I didn’t know what to expect.
Would everyone be walking around in facemasks? Or would the city be a ghost town? What about the supermarkets? Would the shelves be empty?
I had no idea until I arrived in Turin on Monday.
And what did I find?
Everything was normal. Sure, you’d occasionally see someone in a mask. But most people were walking around as normal and the shops had plenty of food.
Now, I could use this lesson to explain why most “crises” are nowhere near as bad as they’re made out to be, but I’ve got a different lesson…
How to disaster-proof your business
I did three things before coming to Turin.
The first thing I did was a risk analysis.
#1: I looked at the infection rate, the mortality rate, and what sorts of people were dying
The reality is that, in Northern Italy, the infection rate is very low. The three regions affected – Lombardy, Venutu and Piemonte are home to 20m people. At the time I left, only around 300 people had been affected.
Of those, around 10 had died. Most of these were very elderly people.
#2: I looked at the direction things were headed
I checked the news every day to see whether infections and deaths were spiraling out of control. They weren’t.
Two people had died in Turin. That number stayed constant for a few days. So it wasn’t increasing – particularly in the Turin area. It seemed the other two regions had the real problems.
#3: I asked, “What would happen if this thing spread out of control?”
I was in the French Riviera. If Turin ended up in lockdown, then Genoa would be in lockdown. If Genoa was in lockdown, so would the Riviera.
(In fact, as I’m writing this, I heard Nice – where I was living in January – has cancelled its Carnival events this weekend.)
And, if the Riviera had high infection rates, it would spread to Paris, London, Berlin…
The whole of Europe would be in trouble.
So, by going to Turin, I wasn’t taking on much more risk than if I stayed where I was.
So, to sum up: Infections weren’t increasing rapidly
The next thing I did was ask…
If it’s bad, what can I do?
Let’s imagine everyone was wearing masks and the shops were shut. How would I cope?
First, I’m only here for a week. So, if it’s terrible, it’s only terrible for 7 days.
Second, I made sure I brought food down with me on the train. That guaranteed I had something to eat for a couple of days.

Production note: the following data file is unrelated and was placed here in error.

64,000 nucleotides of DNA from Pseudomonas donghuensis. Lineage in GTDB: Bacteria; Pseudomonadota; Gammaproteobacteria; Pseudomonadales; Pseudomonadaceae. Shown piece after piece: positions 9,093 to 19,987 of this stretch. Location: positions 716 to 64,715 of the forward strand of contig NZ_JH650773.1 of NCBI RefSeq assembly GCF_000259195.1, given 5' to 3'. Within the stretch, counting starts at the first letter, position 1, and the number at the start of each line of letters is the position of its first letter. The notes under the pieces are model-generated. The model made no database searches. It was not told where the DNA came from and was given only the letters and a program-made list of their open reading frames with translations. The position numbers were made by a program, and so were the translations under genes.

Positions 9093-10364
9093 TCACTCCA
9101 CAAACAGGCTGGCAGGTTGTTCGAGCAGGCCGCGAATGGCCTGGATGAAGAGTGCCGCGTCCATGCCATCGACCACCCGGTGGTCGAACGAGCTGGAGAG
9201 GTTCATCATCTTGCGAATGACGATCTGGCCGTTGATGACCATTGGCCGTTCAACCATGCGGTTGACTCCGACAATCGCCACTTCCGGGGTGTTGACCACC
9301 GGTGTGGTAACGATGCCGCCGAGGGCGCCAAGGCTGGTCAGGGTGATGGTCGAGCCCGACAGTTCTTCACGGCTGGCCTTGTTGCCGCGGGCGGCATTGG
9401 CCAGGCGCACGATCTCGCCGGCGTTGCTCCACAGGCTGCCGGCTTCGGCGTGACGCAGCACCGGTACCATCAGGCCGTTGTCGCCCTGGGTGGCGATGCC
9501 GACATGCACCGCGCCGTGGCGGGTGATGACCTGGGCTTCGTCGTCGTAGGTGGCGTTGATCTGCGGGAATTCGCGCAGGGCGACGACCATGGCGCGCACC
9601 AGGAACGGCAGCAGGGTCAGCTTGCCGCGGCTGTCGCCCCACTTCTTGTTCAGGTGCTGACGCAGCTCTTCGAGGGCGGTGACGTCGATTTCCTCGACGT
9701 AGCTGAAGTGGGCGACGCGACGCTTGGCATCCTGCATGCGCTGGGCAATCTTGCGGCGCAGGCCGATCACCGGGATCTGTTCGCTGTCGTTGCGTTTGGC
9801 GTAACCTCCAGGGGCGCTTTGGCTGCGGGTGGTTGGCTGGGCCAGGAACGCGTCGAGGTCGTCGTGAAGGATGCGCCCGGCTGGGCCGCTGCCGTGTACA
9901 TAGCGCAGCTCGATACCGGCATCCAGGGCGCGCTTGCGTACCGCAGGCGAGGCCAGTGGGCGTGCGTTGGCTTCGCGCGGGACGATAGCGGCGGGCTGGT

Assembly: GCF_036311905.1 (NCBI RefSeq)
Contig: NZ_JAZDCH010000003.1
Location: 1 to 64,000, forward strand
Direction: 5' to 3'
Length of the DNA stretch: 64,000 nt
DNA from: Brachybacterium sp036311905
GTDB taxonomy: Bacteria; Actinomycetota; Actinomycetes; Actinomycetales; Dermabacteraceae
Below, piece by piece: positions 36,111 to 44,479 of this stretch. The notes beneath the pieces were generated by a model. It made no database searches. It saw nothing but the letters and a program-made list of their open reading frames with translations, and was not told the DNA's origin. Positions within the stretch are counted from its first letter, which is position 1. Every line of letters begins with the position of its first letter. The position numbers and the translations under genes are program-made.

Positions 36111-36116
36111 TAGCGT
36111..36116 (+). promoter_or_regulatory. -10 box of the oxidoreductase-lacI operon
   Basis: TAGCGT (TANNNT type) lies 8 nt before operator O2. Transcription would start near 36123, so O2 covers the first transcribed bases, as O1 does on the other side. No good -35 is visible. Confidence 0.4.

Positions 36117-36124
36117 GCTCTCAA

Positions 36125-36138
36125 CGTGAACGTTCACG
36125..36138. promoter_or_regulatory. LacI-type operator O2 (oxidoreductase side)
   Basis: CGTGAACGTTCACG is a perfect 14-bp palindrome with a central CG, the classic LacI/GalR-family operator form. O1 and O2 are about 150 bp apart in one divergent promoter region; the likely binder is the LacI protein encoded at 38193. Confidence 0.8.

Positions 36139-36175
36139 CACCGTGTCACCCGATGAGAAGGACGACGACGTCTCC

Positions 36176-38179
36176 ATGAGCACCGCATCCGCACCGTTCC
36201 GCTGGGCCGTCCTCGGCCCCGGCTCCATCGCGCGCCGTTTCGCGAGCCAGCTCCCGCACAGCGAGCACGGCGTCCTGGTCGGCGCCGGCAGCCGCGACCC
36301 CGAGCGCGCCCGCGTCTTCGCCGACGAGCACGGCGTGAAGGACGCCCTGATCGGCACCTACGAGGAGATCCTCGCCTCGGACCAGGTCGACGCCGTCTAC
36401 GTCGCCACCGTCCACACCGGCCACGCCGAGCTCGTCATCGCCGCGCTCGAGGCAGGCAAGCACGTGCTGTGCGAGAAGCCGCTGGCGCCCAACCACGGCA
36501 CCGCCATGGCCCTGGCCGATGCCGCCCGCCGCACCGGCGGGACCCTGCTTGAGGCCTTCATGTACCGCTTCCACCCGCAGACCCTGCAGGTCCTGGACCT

Third, if things were bad, I could cut bait after a couple of days and get on a train to Tuscany. It wouldn’t be a big deal. And I could do that in a heartbeat.
And, if there was food, but everything else was closed, I could spend the week writing.
I’ve just finished writing a book on PPC, but I need to create an email sequence for it. So I could have finished those emails while sitting in my apartment.
Not exactly what I had planned when I came here, but a useful way to make the best of a bad situation.
(BTW, keep an eye on my emails – I’ll be giving away free copies of the book to my subscribers.
Applying these techniques to protect your business
So how can you use the same techniques to keep your business safe?
The first thing is to understand where the risks are to your company’s survival. Are you dependent on one supplier, one product, one customer, one employee, one traffic source?
Marketing expert, Dan Kennedy, put it like this:
“One is a very bad number, anywhere you find it … [for example] if one media produces a disproportionate percentage of your customers…you are subject to being summarily put out of business.”
So look at your business. Where are you reliant on one thing that’s outside your control?
What about dangers from technology? Is there a way a competitor could provide the same product or service faster, cheaper more conveniently? (Think Blockbuster Video v Netflix.)
Step 2 – Where possible, remove those dependencies
By bringing food to Italy, I removed my dependency on Italian shops.
If you’re dependent on a single marketing channel, start exploring other channels. Start building other marketing systems.
Not only will the be a great way to grow your business and bring in more clients, they’ll give you something to fall back on if your main marketing channel stops working.
Step 3 – Create a plan B
OK, now you have a sense of the risks to your business and how likely they are to happen. Here’s the question: What can you do today to create a contingency plan?
That might mean sourcing a backup supplier so, if your current supplier goes out of business – or raises their prices – you’re not going to be left high-and-dry.
(With China shutting down so many businesses over the virus, this is going to be a big problem for many Western companies.)
Step 4 – Building a margin of safety in your business
A couple of years ago, I wrote a newsletter about this. You can read it here:
The gist is that, in business, there are good times and bad times. If you build your business to handle the bad times.
The newsletter goes into how to do this.
There’s risk in the world. But, by analysing that risk – and coming up with plans to handle worst-case scenarios, you don’t have to live in fear.
All the best,